There's a saying among the cops in Canberra that violent deaths in our town often come in threes.
If so, what's next?
Police will not comment on whether the wild melee that resulted in Comanchero outlaw motorcycle gang boss Pitasoni Tali Ulavalu bleeding to death on the cold concrete of Bunda Street in the early hours of Sunday morning will lead to an escalation of the bikie wars which previously resonated through the national capital.
But today specialist police Taskforce Nemesis members will be combing carefully through the CCTV footage from inside and outside the nightclub venue.
Their intelligence gatherers will be taking snapshots of every one of the people who spilled out into the street just after midnight, and cross-referencing those captured facial images against those they have on file, particularly focusing on those with outlaw motorcycle gang connections.
It now appears the fight started in earnest inside the club before midnight, with punches thrown and significant blood spilled, and then continued in the street outside.
Tensions ran very high that night and will continue into the days ahead. Only an early arrest can hope to ease that tension.
Comanchero members will be meeting to gather their own picture of what occurred that night and form their own views on who was responsible.
They are well-resourced, organised, operate under a "brotherhood" style of command and control hierarchy, and now are highly motivated.
Revenge will be foremost on their minds. If they firmly believe this was the action of a rival gang, this would be a volatile development.
Police will be looking to move swiftly on this incident and find who's responsible before matters escalate further.
The high-profile violent death of an OMCG leader in a town where the Comancheros are now the biggest players not so much in number, but in influence and control, could create a flashpoint with significant knock-on effects into the political space.
ACT Liberal frontbencher Jeremy Hanson has been highly vocal for years about the ACT's lack of anti-consorting laws - targeted mostly at bikies - to match those in neighbouring NSW and Victoria.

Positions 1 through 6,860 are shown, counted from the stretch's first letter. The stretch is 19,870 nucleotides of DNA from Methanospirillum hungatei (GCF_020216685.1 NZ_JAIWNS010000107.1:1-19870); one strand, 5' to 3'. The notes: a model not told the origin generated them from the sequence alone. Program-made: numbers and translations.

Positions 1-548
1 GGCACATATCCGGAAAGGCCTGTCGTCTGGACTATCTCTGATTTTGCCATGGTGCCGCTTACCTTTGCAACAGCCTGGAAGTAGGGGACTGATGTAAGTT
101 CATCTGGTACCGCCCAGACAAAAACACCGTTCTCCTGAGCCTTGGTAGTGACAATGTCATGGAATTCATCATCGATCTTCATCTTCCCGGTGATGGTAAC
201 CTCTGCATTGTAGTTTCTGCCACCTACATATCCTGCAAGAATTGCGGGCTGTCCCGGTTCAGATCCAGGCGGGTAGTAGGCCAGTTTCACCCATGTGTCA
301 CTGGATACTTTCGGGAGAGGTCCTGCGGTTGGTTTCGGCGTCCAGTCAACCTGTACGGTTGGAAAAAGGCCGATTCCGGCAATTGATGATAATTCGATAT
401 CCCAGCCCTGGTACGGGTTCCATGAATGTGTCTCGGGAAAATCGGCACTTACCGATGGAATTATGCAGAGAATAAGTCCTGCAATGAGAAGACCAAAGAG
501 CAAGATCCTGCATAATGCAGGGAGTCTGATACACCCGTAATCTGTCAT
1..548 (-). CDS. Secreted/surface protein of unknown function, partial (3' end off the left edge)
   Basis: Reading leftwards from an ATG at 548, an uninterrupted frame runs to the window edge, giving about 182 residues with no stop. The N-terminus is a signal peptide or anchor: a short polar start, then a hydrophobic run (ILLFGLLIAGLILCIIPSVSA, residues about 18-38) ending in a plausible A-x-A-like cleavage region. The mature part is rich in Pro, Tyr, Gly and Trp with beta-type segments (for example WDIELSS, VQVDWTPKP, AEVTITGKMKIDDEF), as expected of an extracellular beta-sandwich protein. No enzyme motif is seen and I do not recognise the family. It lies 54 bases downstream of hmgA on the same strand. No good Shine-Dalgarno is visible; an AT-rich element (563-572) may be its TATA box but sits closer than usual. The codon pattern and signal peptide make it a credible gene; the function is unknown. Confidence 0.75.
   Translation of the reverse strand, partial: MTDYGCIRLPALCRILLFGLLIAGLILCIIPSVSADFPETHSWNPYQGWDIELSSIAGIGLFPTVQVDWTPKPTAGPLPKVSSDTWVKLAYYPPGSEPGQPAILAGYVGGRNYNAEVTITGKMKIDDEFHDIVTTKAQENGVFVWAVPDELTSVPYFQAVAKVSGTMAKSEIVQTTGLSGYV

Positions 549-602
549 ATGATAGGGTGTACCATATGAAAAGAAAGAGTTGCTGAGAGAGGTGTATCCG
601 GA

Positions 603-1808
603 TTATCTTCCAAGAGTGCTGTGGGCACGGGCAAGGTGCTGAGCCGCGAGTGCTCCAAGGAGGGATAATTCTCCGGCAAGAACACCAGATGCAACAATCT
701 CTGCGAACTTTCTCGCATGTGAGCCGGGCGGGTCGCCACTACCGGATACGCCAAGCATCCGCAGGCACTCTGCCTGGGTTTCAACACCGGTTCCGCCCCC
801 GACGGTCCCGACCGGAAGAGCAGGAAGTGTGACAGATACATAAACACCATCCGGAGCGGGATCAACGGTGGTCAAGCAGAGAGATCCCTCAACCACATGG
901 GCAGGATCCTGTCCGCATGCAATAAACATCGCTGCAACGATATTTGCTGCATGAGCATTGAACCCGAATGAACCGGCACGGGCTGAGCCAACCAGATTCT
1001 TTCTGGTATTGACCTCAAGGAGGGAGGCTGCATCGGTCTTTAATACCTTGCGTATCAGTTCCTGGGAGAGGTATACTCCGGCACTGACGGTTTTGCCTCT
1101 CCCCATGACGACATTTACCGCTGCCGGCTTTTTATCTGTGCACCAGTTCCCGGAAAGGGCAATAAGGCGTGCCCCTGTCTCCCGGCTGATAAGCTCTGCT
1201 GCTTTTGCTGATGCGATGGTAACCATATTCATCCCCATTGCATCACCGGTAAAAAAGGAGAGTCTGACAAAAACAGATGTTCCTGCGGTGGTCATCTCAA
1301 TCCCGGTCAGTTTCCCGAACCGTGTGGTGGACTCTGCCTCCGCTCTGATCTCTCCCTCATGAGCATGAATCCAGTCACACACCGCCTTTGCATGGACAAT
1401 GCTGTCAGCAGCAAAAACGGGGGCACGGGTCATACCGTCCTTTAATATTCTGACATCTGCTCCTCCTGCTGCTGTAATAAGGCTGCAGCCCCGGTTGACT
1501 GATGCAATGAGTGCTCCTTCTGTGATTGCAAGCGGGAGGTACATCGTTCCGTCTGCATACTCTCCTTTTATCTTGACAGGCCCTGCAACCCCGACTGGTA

Those laws have given strong powers to police in those states to suppress bikie gang members running and acting in number.
Late last year, a report was tabled in the ACT Assembly which reviewed the effectiveness of police to target, disrupt, investigate and prosecute criminal gang members.
It noted that there has been a national increased concern about the operation of organised crime and criminal gangs, including OMCGs.
The report, which didn't look at the most recent activity, stated that "violence linked to OMCGs has escalated since 2015, which could further lead to a range of serious harm to victims and the community in the ACT".
Between November 2016 and May 2017, the report noted 30 OMCG-linked incidents have been recorded, including: two in November 2016 (including a shooting in Calwell), a series of high profile shootings and arson attacks in July 2017, and a public five-on-one bashing in Fyshwick in November of the same year.
In January 2019, a chance meeting between members of the Nomads and the Comancheros at the Southern Cross Club resulted in a push-and-shove in which one Nomads member had his nose broken. Two Comancheros have since appeared in court and received good behaviour bonds and fines. The incident fuelled animosity between the two gangs significantly.
In 2019, police charged 36 motorcycle club members with 80 offences, conducted 35 raids, and seized 12 firearms.
Canberra Comanchero junior Axel Sidaros is currently serving 14 years in jail after being found guilty by a jury last year of seven offences. The charges included attempted murder, related to a shooting and arson attack on former gang leader Peter Zdravkovic in June 2018, following a split in the club.
"Patched" members of gangs are generally older and experienced in the ways of running their business activity, both legitimate and illegal. They know that having a profile is bad for business but when one of their own is killed, all bets are off.
The biggest issue for police now in the wake of Mr Ulavalu's murder are the actions of the so-called gang "associates".
These are often younger members who are not fully "patched" but aim to be. In order to lift their status, they perform activities on behalf of, and under the direction of, the "patched" members. The more effectively they serve the gang's interests, the greater the consideration given to full membership status.
It will be the less predictable and emotion-driven actions of these associates which may escalate conflict between the gangs to a level not seen in years.